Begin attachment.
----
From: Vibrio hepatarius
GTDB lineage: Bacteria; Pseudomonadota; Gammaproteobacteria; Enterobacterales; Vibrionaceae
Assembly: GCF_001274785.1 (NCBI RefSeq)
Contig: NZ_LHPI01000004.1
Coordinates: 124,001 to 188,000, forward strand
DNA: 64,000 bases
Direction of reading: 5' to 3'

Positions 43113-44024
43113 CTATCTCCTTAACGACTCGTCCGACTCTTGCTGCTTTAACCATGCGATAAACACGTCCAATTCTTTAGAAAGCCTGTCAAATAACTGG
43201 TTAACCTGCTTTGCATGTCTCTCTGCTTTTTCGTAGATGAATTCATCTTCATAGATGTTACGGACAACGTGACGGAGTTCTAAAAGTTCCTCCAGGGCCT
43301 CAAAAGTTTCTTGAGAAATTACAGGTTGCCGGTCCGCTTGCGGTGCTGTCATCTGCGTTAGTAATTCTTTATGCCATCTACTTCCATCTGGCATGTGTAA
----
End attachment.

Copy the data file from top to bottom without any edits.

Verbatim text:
From: Vibrio hepatarius
GTDB lineage: Bacteria; Pseudomonadota; Gammaproteobacteria; Enterobacterales; Vibrionaceae
Assembly: GCF_001274785.1 (NCBI RefSeq)
Contig: NZ_LHPI01000004.1
Coordinates: 124,001 to 188,000, forward strand
DNA: 64,000 bases
Direction of reading: 5' to 3'

Positions 43113-44024
43113 CTATCTCCTTAACGACTCGTCCGACTCTTGCTGCTTTAACCATGCGATAAACACGTCCAATTCTTTAGAAAGCCTGTCAAATAACTGG
43201 TTAACCTGCTTTGCATGTCTCTCTGCTTTTTCGTAGATGAATTCATCTTCATAGATGTTACGGACAACGTGACGGAGTTCTAAAAGTTCCTCCAGGGCCT
43301 CAAAAGTTTCTTGAGAAATTACAGGTTGCCGGTCCGCTTGCGGTGCTGTCATCTGCGTTAGTAATTCTTTATGCCATCTACTTCCATCTGGCATGTGTAA